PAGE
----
As people woke up to the 2017 General Election results 'and Politics students and staff each drank their 26th cup of coffee following a tense night in front of the TV' plans were already in place for a visit to the Palace of Westminster.

Our group was made up of Year 12 Politics students and lower school students in the Model United Nations team and we were all incredibly excited to visit the Houses of Parliament, merely a day after the election. Travelling into central London by tube, we arrived for a tour (booked through local MP Cheryl Gillan) by early afternoon on Friday.

We began our tour in Westminster Hall - a vast, aeroplane hangar-sized space with a spectacular wooden ceiling; the location of numerous significant moments in British history, including the state trial of King Charles I, the  inauguration of Oliver Cromwell as Lord Protector in 1653 and, more recently, speeches by President Barack Obama and Pope Benedict XVI.

Later on in the tour we walked through Central Lobby - the hall connecting the House of Lords and the House of Commons - before passing through both houses of Parliament themselves. As Parliament was dissolved at the time of our visit the chambers were spookily quiet and it was difficult to imagine the same rooms used to conduct ferocious debates on issues such as Brexit, security and foreign affairs. The characteristic green benches of the House of Commons sat untouched, as did the royal red benches of the House of Lords.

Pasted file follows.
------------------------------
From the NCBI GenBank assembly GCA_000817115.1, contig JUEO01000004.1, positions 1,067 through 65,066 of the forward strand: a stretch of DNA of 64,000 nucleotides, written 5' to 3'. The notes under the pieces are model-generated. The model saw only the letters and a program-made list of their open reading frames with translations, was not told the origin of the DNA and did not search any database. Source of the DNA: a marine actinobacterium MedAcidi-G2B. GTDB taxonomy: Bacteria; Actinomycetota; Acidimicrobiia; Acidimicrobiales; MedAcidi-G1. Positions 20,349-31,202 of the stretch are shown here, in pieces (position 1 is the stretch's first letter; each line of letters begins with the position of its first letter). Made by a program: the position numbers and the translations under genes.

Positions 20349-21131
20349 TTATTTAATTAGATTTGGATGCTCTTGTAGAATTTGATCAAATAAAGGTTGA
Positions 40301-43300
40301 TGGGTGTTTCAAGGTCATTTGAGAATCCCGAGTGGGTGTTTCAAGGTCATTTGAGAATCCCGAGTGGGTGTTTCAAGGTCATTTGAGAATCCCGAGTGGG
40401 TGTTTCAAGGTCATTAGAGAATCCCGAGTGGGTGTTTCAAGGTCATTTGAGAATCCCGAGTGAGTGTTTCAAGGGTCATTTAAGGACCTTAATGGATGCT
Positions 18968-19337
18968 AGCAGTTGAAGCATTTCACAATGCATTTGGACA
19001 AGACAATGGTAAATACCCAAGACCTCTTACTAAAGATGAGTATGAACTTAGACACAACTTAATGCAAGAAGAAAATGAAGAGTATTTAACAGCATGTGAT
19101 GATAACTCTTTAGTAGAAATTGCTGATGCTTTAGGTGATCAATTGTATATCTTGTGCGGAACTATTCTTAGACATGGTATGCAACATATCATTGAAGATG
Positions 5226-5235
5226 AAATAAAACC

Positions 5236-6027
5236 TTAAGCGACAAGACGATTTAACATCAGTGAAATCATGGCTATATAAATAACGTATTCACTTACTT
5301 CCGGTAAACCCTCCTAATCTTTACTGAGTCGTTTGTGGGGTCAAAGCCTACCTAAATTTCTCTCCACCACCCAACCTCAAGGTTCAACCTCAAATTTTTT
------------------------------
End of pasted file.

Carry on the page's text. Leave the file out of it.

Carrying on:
It was also interesting to see the presence of technology in the palace, with several television cameras dotted around the building and dozens of microphones hanging down from the ornate ceiling of the Lords. It seems that whilst politics is still conducted in the same palace it has been for hundreds of years, Parliament has been unable to avoid the spread of technology.

For those of us who had just completed our AS exams in Government and Politics it was a fascinating experience and a fantastic way to round off our studies of UK Politics before embarking on US Politics next year; a whole different kettle of fish.